Reissued together now to mark the 20th anniversary of his death, the two recordings of the Goldberg Variations provide a fascinating comparison. The earlier one has been scrupulously remastered for the new album, and sounds more lifelike and immediate than ever before. The set also includes a disc of outtakes from the 1955 sessions as well as an interview Gould gave in 1982, in which he discussed the differences between the two performances. The most startling contrast is in the sheer length of the performances. In 1955 Gould got through the work in 38 minutes, while in 1981 he took 51; in the later account he does observe some repeats (there were none in 1955), but there is also a broadness, a sense of contemplation in a work that clearly meant more to him than any other. Guardian UK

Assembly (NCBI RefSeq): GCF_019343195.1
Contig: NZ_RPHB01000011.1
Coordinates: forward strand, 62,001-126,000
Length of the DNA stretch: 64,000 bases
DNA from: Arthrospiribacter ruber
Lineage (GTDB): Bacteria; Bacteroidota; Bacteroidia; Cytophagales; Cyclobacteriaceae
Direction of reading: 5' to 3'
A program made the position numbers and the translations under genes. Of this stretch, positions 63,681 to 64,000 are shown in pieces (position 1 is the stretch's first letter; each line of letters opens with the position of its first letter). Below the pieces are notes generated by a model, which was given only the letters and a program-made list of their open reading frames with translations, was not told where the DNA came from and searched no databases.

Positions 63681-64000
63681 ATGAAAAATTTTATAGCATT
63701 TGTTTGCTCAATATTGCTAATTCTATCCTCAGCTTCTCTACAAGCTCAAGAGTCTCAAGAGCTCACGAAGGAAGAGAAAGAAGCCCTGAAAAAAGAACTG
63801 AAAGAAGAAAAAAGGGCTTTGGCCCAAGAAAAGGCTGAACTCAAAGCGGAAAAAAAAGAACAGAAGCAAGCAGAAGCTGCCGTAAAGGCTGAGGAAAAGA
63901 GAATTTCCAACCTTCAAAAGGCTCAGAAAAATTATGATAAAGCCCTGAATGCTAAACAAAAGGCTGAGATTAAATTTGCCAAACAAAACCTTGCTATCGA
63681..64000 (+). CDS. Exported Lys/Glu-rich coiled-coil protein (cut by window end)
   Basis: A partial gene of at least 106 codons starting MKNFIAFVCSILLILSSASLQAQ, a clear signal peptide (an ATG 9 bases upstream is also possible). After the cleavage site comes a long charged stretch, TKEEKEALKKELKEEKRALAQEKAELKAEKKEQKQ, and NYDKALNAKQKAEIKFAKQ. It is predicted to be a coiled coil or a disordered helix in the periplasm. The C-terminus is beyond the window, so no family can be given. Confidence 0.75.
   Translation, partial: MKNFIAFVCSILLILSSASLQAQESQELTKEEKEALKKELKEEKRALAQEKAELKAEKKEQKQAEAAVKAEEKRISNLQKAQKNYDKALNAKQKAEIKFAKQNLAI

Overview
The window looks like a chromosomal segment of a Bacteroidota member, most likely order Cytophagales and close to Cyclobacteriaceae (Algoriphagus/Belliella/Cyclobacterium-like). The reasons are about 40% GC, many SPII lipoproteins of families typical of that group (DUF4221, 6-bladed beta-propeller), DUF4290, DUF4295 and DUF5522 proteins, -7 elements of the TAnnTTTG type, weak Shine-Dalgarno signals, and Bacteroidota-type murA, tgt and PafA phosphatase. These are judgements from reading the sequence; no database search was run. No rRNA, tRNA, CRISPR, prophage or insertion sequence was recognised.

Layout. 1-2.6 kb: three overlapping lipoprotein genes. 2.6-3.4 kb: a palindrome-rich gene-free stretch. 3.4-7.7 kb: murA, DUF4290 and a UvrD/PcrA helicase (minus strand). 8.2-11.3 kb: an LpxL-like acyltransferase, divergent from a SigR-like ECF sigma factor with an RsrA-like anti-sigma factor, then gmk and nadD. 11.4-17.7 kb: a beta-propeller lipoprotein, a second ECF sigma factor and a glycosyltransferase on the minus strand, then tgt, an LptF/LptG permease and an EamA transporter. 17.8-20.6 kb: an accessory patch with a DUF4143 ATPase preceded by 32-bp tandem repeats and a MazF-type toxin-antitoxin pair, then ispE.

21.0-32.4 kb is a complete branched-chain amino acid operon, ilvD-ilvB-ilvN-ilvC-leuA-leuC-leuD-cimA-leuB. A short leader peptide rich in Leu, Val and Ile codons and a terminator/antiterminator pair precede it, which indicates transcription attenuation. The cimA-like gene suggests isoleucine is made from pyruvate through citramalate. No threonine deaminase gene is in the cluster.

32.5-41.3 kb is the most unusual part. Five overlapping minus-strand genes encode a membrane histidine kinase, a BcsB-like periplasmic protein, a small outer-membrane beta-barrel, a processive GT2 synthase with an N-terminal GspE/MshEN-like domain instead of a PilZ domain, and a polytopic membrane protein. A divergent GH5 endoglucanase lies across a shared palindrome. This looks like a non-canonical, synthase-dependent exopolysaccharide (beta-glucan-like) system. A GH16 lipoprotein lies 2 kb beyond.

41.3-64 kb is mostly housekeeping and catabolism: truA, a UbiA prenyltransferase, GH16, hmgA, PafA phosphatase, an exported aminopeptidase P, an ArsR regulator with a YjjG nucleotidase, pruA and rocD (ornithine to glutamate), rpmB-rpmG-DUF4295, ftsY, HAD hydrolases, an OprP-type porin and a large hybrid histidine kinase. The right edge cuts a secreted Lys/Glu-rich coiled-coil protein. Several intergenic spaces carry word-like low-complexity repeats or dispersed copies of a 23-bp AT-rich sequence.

Nation of Sheep Dept (cont’d):

Travelers would trade privacy for shorter lines:

In a poll of frequent business fliers, the overwhelming majority said they would welcome more intrusive personal identification technology if it streamlined airport security check-in. The poll was commissioned by Johnson Controls.

About three-fourths of the frequent air travelers polled said they would be “extremely” or “very” willing to undergo a fingerprint scan at the airport if it helped streamline and shorten flight check-in time. Nearly two-thirds were just as willing to undergo an iris or facial recognition scan. And 61 percent said they were extremely or very willing to use a national ID card with thumbprint.

The poll’s release follows recent relevant testimony from James Loy, acting head of the Transportation Security Administration. Before a Senate committee last week, Loy voiced support for the creation of a “trusted traveler” program to reduce airport security waits for frequent business fliers. The proposed program would involve voluntary, in-depth background checks for frequent travelers who would then receive a badge embedded with some type of personal identification technology and become part of a registered traveler database.

Johnson Controls, of course, has a vested interest